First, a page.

everything seems so far away, everything seems so close by. You can
be born in New York, grow up in Paris, wear a kimono in the morning
while drinking Jamaican coffee. Take a shower using monoi, practice
kravmaga self-defense, listen to an Indian tabla solo, drink German
beer, eat an Italian lunch, enjoy a Korean dinner. Have a Thai massage
before sipping a Japanese whisky, fall asleep while forgetting what your
own country has to offer. Yes, one can. The optical illusion is complete.
Zim looked out the plane’s window. What distance separated
him from the faraway?"

Follow Ingrid Astier’s Novel by subscribing to Season 3



Ingrid Astier lives in Paris. She has written:

Haute Voltige, Paris, Série Noire, Gallimard, 2017.
Petit éloge de la nuit, Paris, Folio Gallimard, 2014. En tournée au théâtre avec Pierre Richard.
Angle mort, Paris, Série Noire, Gallimard, 2013. Prix Calibre 47.
Egalement en poche : Angle mort, Paris, Folio Policier Gallimard n° 750, 2015.
Quai des enfers, Paris, Série Noire, Gallimard, 2010. Grand prix Paul Féval de la Société des gens de Lettres, Prix Lafayette, Prix Sylvie Turillon, Prix Polar en plein cœur.
Egalement en poche : Quai des enfers, Paris, Folio Policier Gallimard n° 642, 2012.

Omicidi sulla Senna, traduit en italien par Sergio Arecco, Bompiani, RCS Libri, 2014.
Repris en édition club, Omicidi sulla Senna, Milano, Mondadori Direct, 2014.
El Muelle del infierno, traduit en espagnol par Glenn Gallardo Jordan, Océano, La Puerta Negra, México, 2015.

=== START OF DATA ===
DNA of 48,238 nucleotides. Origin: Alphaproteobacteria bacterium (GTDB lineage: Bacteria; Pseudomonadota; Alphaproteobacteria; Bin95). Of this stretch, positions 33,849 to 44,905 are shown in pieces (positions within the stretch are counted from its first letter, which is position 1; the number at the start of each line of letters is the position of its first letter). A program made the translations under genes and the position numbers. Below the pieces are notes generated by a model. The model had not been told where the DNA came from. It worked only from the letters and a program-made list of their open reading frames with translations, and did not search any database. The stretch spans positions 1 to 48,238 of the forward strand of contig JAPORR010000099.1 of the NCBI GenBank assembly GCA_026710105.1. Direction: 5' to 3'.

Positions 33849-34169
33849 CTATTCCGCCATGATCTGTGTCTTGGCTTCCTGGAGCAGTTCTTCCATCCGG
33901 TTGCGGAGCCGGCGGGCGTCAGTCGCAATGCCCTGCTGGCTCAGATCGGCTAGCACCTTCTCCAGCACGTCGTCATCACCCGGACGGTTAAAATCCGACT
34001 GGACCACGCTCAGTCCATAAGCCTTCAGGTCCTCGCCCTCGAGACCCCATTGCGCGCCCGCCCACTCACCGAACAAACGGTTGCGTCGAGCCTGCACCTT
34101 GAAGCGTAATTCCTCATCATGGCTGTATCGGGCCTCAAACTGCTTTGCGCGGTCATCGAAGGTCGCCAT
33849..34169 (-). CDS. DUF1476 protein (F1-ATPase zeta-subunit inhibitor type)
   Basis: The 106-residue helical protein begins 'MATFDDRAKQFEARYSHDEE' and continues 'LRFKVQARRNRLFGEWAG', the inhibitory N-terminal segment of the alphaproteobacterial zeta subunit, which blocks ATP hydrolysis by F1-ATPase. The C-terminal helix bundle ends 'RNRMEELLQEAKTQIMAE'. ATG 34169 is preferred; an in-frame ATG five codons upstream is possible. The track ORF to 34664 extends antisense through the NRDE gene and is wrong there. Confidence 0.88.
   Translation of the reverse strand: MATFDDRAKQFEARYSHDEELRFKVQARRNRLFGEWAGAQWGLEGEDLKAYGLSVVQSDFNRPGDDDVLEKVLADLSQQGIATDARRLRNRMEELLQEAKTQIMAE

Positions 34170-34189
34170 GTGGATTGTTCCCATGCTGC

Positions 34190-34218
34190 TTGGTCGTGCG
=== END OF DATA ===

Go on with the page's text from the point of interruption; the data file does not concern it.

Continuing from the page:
Adventure novels
Même pas peur, Paris, Syros, 2015. Prix Roman et sac à dos.

Works on hedonism and literature
Le Goût du champagne, avec Bruno Verjus, Paris, Mercure de France, 2011.
Le Goût des parfums, Paris, Mercure de France, 2009.
Le Goût de la rose, Paris, Mercure de France, 2008.
Cacao vanille, l’or noir de Madagascar, Paris, Agnès Viénot, 2008. Photographies d’Hervé Nègre.
Le Goût du thé, Paris, Mercure de France, 2007.
Le Goût du chocolat, Paris, Mercure de France, 2007.
Cuisine inspirée, l’audace française, photographies d’Hervé Nègre, Paris, Agnès Viénot, 2007. Gourmand Awards du Livre de cuisine innovant et de la plus belle couverture.
L’Amour, dix façons de le préparer, avec Bruno Verjus, Paris, L’Épure, 2008.
Le Safran, Paris, Agnès Viénot, 2007. Photographies d’Isabelle Rozenbaum. Prix Guerlain 2008.

« Une main de velours dans un gant de soie » dans L’Herne J.C. Oates, Paris, L’Herne, 2017.
« Jamais sans mon corps : éloge de l’appétit » dans Manifeste hédoniste de Michel Onfray, Paris, Autrement, 2011. Paru également en poche, Paris, J’ai lu Essai, 2013.
« L’écriture du paradoxe » dans L’Herne Cioran, Paris, L’Herne, 2009.
E.M. Cioran, Exercices négatifs, en marge du Précis de décomposition, Paris, Gallimard, 2005 (établissement du texte et postface).

Prizes for Literature
2013 : Prix Calibre 47 pour Angle mort
2012 : Prix Sylvie Turillon pour Quai des enfers
2010 : Grand prix Paul-Féval de littérature populaire de la Société des gens de lettres pour Quai des enfers
2010 : Prix Lafayette pour Quai des enfers
2010 : Prix Polar en plein cœur pour Quai des enfers
1999 : Prix du jeune écrivain de langue française pour Face-à-faces dans La descente des oies sauvages sur le sable et autres nouvelles.
2007 : Gourmand Awards du livre de cuisine innovant et Gourmand Awards de la plus belle couverture pour Cuisine inspirée, l’audace française
1993 : Prix Strasbourg pour l’essai Rencontre avec Brecht et sa modernité84
1989 : 1er prix national du concours pour la défense de la langue française de l’Association des membres de l’ordre des Palmes académiques



​"​He had wanted to dream. Dream for a full year. To see if being
free taught one to simplify one’s life. He had wanted to see other
places. Now, he knew.
It’s no use running away. You cannot pull yourself away from
your magnetic North.
Love is a home base. A true one. And any voyage is a pilgrimage.​"​

Translation: Jérôme Reese